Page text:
Service changed within just two months after the September 11, 2001 attacks when the Broadway Line was damaged through lower Manhattan and lasted until October 28, 2001 when the tunnels reopened and the previous W service was restored. N and R service was suspended with W trains now operating at all times except late nights between Astoria-Ditmars Blvd and Coney Island. Late night service operated in two sections, between 34 Street-Herald Square, skipping 49 Street northbound and Astoria and the normal 36 Street to Coney Island Shuttle. Trains ran local along the Astoria Line and along the Broadway Line (express service remained on 4th Avenue, with J and M trains replacing the R and N respectively in Brooklyn serving local stops).

The next service change occurred on January 15, 2002 when all trains began operating local on the Astoria Line permanently (Express service wasn’t restored after 9/11 until November 19, 2001 on a trial basis to see if the switches before the Ditmars Blvd terminal could accommodate, frequent all local subway service). This was after Express service proved unpopular with rides and resulted in uneven loading of trains with overcrowded N trains, and quite empty W trains.

The W train became a much more important line from September 8, 2002 until both sides of the Manhattan bridge reopened on February 22, 2004 when the Coney Island-Stillwell terminal was closed for a complete reconstruction with the West End Line platform for the W train the only platform kept open for the duration of the construction. This meant the W train needed to be extended to Manhattan at all times to provide one-seat ride service to Coney Island. W trains began running between Astoria-Ditmars Blvd and Coney Island at all times, following the same Broadway-4th Avenue Express via the Manhattan Bridge service pattern during weekdays, but running local on Broadway, 4th Avenue and via the Montague Street tunnel during late nights and weekends, when N trains were cut-back to a Pacific Street to 86 Street-Gravesend shuttle service. On February 22, 2004 with the opening of the Northside of the Manhattan Bridge, D trains were extended to Coney Island via the West End Line providing the branch with 24 hour service to Manhattan, and the W began the same weekday service pattern that operates to this day.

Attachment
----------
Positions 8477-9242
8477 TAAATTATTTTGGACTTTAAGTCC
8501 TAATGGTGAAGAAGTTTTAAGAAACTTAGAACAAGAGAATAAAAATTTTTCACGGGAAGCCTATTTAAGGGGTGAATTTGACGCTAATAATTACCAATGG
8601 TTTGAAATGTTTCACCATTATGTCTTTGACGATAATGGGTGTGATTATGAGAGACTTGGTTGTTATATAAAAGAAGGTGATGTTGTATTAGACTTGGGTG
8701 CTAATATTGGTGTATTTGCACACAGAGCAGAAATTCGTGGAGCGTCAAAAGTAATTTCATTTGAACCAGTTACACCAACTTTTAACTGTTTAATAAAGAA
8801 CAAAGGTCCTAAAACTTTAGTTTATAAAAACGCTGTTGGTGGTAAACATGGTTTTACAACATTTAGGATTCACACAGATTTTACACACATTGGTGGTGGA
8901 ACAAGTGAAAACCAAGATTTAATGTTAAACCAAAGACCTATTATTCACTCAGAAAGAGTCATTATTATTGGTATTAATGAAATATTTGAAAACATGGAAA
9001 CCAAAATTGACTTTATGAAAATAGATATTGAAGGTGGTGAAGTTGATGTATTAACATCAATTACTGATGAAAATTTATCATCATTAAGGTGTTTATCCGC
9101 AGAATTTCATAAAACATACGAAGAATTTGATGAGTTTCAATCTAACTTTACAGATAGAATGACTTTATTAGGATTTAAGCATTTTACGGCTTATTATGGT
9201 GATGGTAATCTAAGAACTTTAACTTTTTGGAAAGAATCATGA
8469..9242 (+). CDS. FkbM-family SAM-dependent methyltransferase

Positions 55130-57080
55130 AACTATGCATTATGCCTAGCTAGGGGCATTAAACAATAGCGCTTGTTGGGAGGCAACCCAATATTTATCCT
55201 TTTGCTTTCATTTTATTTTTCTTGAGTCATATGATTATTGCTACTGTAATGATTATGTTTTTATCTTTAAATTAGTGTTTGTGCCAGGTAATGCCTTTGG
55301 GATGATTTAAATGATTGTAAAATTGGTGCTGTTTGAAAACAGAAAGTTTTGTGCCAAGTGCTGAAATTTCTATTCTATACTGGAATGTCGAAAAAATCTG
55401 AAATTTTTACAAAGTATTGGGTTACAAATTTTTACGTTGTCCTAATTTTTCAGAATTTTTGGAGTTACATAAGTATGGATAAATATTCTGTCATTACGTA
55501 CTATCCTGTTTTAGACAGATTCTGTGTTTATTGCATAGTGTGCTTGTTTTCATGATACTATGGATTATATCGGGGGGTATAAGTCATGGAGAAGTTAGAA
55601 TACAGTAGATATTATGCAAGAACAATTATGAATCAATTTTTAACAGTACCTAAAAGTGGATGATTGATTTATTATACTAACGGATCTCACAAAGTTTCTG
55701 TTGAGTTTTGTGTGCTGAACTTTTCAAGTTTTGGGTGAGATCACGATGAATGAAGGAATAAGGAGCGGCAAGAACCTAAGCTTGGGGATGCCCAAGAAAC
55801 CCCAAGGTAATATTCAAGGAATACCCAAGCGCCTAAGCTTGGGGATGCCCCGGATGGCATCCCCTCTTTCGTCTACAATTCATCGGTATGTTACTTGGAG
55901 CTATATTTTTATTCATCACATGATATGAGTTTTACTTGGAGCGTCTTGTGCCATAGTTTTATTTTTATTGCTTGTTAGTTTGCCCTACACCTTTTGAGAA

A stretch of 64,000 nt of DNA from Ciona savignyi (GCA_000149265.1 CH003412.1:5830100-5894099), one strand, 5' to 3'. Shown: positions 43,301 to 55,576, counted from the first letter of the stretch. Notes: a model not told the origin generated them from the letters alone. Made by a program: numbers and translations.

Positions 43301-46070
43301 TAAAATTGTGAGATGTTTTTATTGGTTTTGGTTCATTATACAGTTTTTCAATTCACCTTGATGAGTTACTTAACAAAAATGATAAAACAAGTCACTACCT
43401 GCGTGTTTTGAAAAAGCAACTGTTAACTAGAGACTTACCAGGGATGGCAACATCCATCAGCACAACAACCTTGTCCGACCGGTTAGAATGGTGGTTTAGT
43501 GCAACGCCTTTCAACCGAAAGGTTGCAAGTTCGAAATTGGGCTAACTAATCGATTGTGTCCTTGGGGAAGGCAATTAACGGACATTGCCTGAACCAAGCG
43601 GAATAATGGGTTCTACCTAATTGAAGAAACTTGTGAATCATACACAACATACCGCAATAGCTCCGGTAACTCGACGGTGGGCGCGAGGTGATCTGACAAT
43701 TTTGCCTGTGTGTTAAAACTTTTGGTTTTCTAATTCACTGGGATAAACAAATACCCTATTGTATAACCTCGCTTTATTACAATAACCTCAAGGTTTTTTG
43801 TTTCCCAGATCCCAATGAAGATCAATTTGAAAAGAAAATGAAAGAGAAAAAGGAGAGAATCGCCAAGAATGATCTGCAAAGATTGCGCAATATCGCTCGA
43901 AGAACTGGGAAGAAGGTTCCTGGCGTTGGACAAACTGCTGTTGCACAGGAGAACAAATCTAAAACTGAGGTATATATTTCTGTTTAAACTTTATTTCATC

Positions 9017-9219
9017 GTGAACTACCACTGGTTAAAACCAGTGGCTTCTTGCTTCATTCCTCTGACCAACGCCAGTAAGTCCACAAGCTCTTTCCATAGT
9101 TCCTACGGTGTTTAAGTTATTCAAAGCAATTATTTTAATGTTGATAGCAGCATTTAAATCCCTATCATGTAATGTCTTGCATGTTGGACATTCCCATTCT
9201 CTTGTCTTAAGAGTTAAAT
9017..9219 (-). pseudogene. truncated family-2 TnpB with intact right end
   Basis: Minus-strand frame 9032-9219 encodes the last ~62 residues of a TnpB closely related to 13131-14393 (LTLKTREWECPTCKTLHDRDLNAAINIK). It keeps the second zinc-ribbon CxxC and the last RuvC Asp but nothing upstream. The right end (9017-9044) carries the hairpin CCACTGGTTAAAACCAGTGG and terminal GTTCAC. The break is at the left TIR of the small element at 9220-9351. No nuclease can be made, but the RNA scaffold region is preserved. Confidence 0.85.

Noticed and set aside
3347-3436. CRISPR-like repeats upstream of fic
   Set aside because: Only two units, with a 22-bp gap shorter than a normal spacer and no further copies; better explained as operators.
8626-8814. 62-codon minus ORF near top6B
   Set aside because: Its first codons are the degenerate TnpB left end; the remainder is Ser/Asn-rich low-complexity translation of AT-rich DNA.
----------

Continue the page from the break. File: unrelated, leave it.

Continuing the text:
For rolling stock, when the W was introduced in 2001 it primarily used R68 and R68A train cars. In 2004 after the Manhattan Bridge switch when the line became a less important part-time only route it began operating using older R40 Slant cars, these were notable because all trains said <W> because the regular (W) wasn’t on the R40 roll signs, eventually new roll signs were slowly introduced with the proper circle W. From 2007 to 2009 as the R40s were retired, modern R160 trains were introduced on the W. In 2019 the W began operating with older cars again with nearly all trains today using R46 cars (a few R160s and R68s are also assigned to the N/W’s shared fleet). The W lost its modern R160 because the R160s were needed on the F and R trains because of the installation and activation of CBTC automated train control on the Queens Blvd Line.

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Last Updated: November 28, 2021